A Thematic Atlas of Nature’s Benefits to Dar es Salaam: Critical reasons for greening the city and for keeping urban and peri-urban ecosystems intact

Snapshot Solution
An urban jungle in Tanzania- Sites like these are mapped and evaluated using "natural asset mapping"
Ernita Van Wyk, ICLEI

Tanzania is a fast urbanising society. At the same time, urban residents are reliant on nature. Peri-urban agriculture, artisanal fishing and nature-based tourism support thousands of livelihoods. Dar Es Salaam is also located in a globally important biodiversity hotspot, the ‘East African Coastal Forest’.  Dar es Salaam has a long history of greening but the spatial allocation of greening funds have not been strategic. Based on this need, ‘A Thematic Atlas of Nature’s Benefits to Dar es Salaam’ was co-developed with a wide range of stakeholders. The Atlas was based on ecosystem services thinking and each of seven ‘themes’ in The Atlas represents an urban challenge, such as rising urban heat or flooding. Descriptive information about nature’s benefits in Dar es Salaam and the maps were packaged as an easy-to-read report and which is downloadable for free. The information and maps in the Atlas facilitate evidence-based decisions on where to invest in greening to achieve social outcomes.

Last update: 11 Sep 2020
Challenges addressed
Increasing temperatures
Land and Forest degradation
Inefficient management of financial resources
Lack of technical capacity
Lack of public and decision maker’s awareness
Scale of implementation
Tropical evergreen forest
Access and benefit sharing
Biodiversity mainstreaming
Ecosystem services
Terrestrial spatial planning
Urban planning
Dar es Salaam, Dar es Salaam, Tanzania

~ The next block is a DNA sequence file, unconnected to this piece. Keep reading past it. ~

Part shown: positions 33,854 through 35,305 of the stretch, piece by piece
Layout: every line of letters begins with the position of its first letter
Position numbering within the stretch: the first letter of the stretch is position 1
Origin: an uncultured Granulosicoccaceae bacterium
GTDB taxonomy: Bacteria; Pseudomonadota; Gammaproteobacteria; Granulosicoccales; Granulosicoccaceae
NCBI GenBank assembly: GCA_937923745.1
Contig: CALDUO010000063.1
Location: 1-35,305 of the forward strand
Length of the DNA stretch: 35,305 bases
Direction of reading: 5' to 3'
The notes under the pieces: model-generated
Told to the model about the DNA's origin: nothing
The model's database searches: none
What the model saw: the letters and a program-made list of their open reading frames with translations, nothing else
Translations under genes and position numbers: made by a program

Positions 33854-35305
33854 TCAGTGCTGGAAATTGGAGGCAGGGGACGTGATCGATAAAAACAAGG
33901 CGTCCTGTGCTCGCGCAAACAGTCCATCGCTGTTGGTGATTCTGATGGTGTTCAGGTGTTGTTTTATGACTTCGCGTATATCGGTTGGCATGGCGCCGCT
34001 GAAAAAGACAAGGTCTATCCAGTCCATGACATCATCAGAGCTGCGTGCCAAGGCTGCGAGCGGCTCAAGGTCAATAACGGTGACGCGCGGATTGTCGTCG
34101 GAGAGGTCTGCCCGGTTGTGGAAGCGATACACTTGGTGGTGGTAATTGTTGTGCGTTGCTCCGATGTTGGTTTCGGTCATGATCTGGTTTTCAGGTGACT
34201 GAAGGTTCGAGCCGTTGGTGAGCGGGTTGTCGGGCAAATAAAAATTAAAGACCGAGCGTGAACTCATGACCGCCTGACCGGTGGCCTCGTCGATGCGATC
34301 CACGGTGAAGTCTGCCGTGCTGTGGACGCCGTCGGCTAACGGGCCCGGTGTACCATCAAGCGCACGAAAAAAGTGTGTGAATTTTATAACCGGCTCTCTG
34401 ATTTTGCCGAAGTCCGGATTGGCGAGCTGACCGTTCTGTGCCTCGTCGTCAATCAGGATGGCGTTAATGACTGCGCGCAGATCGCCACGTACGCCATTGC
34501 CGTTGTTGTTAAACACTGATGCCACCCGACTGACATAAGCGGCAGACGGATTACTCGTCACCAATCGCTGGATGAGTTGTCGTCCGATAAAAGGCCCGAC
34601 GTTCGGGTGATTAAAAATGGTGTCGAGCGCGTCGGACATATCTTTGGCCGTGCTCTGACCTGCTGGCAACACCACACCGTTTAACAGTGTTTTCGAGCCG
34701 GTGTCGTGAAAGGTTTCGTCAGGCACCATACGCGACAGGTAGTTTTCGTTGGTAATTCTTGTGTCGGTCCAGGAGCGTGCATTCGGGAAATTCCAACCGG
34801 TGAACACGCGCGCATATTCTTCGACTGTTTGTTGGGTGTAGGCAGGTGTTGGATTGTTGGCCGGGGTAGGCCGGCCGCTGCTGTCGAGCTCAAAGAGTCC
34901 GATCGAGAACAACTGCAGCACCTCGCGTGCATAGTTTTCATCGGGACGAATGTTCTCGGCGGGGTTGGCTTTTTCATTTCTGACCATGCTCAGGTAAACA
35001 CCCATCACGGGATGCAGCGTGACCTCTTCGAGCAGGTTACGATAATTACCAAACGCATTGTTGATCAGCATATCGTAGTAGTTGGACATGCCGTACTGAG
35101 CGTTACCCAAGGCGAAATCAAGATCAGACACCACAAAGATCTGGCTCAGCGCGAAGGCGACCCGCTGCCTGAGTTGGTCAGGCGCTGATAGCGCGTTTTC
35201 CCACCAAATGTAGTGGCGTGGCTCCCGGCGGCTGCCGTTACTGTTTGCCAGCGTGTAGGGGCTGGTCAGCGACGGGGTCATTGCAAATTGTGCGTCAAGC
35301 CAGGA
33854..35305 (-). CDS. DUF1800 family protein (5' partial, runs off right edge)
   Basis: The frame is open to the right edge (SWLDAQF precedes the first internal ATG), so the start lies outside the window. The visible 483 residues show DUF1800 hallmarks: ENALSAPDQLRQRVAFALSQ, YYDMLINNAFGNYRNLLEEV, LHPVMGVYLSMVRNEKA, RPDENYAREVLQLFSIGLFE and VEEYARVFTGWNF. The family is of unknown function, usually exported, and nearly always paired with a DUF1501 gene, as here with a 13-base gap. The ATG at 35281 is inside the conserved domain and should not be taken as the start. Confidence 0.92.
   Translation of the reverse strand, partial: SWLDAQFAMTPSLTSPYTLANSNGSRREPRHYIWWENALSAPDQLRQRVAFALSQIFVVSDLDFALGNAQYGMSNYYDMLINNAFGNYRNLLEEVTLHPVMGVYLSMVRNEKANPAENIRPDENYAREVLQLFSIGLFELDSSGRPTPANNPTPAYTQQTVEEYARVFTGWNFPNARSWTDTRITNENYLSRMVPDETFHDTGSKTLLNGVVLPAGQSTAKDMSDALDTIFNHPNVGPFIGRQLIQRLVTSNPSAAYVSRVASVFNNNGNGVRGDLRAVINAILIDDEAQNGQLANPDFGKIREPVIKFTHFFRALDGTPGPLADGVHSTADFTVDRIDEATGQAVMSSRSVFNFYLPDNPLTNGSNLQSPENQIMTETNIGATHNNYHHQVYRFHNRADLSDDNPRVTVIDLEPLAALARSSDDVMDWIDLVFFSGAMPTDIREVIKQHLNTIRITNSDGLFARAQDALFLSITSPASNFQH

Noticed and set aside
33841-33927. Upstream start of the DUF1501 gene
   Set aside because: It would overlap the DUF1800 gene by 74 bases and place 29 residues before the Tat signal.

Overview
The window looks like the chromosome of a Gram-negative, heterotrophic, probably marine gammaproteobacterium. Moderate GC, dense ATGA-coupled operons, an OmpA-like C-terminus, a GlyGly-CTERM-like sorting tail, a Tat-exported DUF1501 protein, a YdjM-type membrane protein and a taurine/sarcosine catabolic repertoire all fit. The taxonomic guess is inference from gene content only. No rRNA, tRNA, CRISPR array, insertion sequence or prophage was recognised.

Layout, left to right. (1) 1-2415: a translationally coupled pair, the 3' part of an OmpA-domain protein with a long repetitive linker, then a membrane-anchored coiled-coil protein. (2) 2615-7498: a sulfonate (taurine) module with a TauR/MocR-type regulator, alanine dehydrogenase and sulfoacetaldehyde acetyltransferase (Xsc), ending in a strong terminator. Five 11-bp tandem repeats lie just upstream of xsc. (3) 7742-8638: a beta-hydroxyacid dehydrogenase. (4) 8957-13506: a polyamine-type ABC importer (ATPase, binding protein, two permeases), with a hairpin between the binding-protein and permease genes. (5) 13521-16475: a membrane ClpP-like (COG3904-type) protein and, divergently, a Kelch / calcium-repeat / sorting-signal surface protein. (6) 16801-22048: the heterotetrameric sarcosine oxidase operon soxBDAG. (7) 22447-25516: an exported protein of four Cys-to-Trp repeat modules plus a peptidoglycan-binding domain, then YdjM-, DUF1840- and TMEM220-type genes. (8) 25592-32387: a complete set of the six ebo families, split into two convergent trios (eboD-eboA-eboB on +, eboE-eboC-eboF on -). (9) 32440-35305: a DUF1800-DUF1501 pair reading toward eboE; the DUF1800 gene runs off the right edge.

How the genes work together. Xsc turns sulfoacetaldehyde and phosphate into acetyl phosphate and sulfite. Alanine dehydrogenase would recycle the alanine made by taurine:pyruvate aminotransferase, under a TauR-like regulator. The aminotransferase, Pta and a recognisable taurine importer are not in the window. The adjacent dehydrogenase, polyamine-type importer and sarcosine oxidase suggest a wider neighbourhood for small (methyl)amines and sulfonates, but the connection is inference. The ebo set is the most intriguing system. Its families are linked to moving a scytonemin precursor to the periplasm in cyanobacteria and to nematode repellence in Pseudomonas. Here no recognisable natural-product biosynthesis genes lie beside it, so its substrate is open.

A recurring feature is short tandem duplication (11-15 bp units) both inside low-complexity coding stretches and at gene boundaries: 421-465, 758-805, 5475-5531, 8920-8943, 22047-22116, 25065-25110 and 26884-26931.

East and South Africa

The Atlas provides a logical and spatially explicit basis for prioritising the city’s investment in green open space. With this approach, the City can build a  rationale for the selection of sites for greening investments to achieve the multiple benefits that relate to societal well-being, protected and enhanced economies and the reduction of urban risks such as heat islands.


Preliminary impacts:

  • The Dar es Salaam City Council used the city heat map from the Atlas in various climate change related presentations;
  • The World Bank in Dar es Salaam is using some of the Atlas map layers in their in-house training programmes on urban greening;
  • The Atlas stimulated the idea among stakeholders to establish a cross-sectoral forum to discuss and coordinate greening efforts in the City;
  • The Atlas was used to identify priority sites for practical demonstration projects to be implemented as part of the INTERACT-Bio project;
  • Recommendations from the Thematic Atlas led to the allocation of project funds to develop a biodiversity catalogue for Dar es Salaam; and
  • The Atlas information provided complementary knowledge and maps to the Ilala Municipality (in Dar es Salaam) Local Biodiversity Strategy and Action Plan.
Connect with contributors
Other contributors